EDPB adopts Guidelines on the interplay between Art. 3 and Chapter V GDPR, Statement on Digital and Data Strategy & appointment of EDPB representatives to TFTP Joint Review

19 November 2021 EDPB

Brussels, 19 November - During its plenary session, the EDPB adopted Guidelines on the interplay between Art. 3 and Chapter V GDPR. By clarifying the interplay between the territorial scope of the GDPR (Art. 3) and the provisions on international transfers in Chapter V, the Guidelines aim to assist controllers and processors in the EU in identifying whether a processing operation constitutes an international transfer, and to provide a common understanding of the concept of international transfers. 

The Guidelines specify three cumulative criteria that qualify a processing as a transfer: (1) the data exporter (a controller or processor) is subject to the GDPR for the given processing; (2) the data exporter transmits or makes available the personal data to the data importer (another controller, joint controller or processor); (3) the data importer is in a third country or is an international organisation.

The processing will be considered a transfer, regardless of whether the importer established in a third country is already subject to the GDPR under Art. 3 GDPR. However, the EDPB considers that collection of data directly from data subjects in the EU at their own initiative does not constitute a transfer.

EDPB Chair Andrea Jelinek added: “These Guidelines provide a consistent interpretation of the concept of “international transfers” and clarify that, when a data importer is subject to the GDPR, the obligations under Chapter V GDPR apply both to the transfer from the EU to the importer and to any further transfer that the importer undertakes”.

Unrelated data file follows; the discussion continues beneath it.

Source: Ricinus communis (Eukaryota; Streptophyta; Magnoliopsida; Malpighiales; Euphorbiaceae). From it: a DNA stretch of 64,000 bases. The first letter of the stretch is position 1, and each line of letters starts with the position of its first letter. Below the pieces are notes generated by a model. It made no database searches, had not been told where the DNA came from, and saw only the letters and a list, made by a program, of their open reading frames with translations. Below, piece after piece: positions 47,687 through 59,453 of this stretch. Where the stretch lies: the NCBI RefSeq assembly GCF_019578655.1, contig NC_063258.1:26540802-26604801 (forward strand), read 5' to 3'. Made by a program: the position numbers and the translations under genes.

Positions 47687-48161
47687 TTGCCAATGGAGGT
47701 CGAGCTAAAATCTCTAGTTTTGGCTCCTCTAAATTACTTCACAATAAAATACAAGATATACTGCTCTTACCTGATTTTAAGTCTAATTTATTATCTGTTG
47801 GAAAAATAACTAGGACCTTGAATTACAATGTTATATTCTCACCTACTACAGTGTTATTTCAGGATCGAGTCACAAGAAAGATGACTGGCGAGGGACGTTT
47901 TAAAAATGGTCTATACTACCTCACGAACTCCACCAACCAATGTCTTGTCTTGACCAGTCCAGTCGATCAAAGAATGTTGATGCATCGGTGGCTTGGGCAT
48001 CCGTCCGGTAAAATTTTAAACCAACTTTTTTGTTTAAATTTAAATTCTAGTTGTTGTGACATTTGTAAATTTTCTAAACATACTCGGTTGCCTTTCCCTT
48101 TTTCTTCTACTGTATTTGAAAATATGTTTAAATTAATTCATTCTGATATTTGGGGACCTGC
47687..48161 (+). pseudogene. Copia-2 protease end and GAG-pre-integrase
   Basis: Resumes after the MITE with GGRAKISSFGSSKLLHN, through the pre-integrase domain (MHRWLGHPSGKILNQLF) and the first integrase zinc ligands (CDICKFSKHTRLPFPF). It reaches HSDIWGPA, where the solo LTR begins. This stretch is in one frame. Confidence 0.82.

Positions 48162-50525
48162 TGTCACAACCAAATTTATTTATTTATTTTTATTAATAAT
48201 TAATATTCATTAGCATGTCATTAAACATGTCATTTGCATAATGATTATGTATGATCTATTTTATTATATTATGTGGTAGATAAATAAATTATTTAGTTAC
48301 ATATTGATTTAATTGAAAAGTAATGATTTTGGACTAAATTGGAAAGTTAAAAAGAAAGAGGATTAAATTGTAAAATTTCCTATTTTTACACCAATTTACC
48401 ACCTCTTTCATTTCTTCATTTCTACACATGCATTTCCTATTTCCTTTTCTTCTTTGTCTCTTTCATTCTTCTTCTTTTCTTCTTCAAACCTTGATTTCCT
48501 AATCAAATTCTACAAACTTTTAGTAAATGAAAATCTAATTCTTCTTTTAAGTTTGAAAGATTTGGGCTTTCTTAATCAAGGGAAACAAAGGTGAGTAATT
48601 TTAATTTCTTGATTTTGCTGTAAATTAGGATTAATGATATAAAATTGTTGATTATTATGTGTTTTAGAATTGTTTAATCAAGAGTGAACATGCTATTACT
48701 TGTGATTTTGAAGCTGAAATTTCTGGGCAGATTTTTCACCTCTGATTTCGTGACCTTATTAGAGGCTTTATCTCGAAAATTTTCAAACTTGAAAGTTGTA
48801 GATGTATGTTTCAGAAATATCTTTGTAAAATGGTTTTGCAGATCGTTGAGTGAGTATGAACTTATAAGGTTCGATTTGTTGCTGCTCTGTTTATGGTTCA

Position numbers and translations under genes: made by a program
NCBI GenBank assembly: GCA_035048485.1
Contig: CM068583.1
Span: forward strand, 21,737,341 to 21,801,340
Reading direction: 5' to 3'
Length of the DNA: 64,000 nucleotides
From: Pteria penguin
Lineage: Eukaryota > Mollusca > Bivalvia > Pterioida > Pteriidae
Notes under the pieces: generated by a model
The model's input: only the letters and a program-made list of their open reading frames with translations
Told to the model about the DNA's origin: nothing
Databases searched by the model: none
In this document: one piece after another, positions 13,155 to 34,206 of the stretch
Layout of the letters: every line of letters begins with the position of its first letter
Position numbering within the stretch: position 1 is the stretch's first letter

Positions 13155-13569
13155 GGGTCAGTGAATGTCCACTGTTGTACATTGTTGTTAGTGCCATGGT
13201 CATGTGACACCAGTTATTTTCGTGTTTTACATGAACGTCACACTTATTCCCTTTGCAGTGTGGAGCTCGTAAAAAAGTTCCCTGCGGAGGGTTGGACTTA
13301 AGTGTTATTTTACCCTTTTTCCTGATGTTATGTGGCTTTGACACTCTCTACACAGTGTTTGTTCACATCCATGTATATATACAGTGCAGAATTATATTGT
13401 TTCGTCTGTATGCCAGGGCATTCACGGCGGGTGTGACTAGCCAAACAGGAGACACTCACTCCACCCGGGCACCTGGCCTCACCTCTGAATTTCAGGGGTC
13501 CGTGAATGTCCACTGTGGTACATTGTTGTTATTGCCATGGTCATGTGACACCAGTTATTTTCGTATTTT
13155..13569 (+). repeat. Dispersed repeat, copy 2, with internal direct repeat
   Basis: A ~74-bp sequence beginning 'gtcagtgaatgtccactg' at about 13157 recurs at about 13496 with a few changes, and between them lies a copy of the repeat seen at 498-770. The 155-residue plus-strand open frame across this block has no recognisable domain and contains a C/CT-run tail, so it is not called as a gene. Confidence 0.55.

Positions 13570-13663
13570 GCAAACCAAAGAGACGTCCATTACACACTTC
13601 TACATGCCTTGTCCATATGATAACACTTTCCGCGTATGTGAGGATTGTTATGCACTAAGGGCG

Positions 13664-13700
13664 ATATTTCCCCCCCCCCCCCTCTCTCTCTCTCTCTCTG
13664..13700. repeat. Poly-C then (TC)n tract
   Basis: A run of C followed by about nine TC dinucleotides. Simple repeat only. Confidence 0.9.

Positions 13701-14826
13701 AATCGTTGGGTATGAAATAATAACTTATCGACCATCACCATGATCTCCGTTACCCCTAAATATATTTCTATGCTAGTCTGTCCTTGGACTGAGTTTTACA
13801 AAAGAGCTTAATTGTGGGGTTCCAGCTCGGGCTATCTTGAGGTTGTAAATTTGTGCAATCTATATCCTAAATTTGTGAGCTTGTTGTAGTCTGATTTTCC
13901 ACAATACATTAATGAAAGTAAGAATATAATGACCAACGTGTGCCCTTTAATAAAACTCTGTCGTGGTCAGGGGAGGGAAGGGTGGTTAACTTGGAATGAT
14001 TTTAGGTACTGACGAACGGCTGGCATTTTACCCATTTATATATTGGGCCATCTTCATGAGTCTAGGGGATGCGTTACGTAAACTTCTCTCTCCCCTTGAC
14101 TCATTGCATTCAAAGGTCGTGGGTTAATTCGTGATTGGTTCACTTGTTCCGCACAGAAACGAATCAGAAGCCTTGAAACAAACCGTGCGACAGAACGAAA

The Guidelines will be subject to public consultation until the end of January.

The EDPB adopted a Statement on the European Commission’s Digital Services Package and Data Strategy. In the statement, the EDPB highlights three types of overarching concerns regarding the Commission proposals that have been presented so far (the Data Governance Act (DGA), Digital Services Act (DSA) and Digital Markets Act (DMA) and the AI Regulation (AIR)):

1) Lack of protection of individuals’ fundamental rights and freedoms;

2) Fragmented supervision;

3) Risks of inconsistencies.

The EDPB and EDPS have already issued joint opinions on the DGA and the AIR and the EDPS has issued opinions on the European Strategy for Data, the DMA and the DSA. In its statement, the EDPB reiterates its call for a ban on any use of AI for an automated recognition of human features in publicly accessible spaces and urges the co-legislator to consider a phase-out leading to a prohibition of targeted advertising on the basis of pervasive tracking while the profiling of children should overall be prohibited.

The EDPB further highlights the risks of parallel supervision structures and strongly recommends each proposal to provide for an explicit legal basis for the effective cooperation and exchange of information between the competent supervisory authorities under each proposal and the data protection authorities.

In addition, the EDPB calls upon the Commission and the co-legislator to ensure that the proposals clearly state that they shall not affect or undermine the application of existing data protection rules and to ensure that these rules shall prevail whenever personal data are being processed, also in the context of the forthcoming proposal for a Data Act.

Finally, the EDPB nominated two representatives from the Belgian and Hessen (DE) SA to take part in the 6th Joint Review of the EU-US Terrorist Finance Tracking Program (TFTP) Agreement.

 

Note to editors:

All documents adopted during the EDPB Plenary are subject to the necessary legal, linguistic and formatting checks and will be made available on the EDPB website once these have been completed.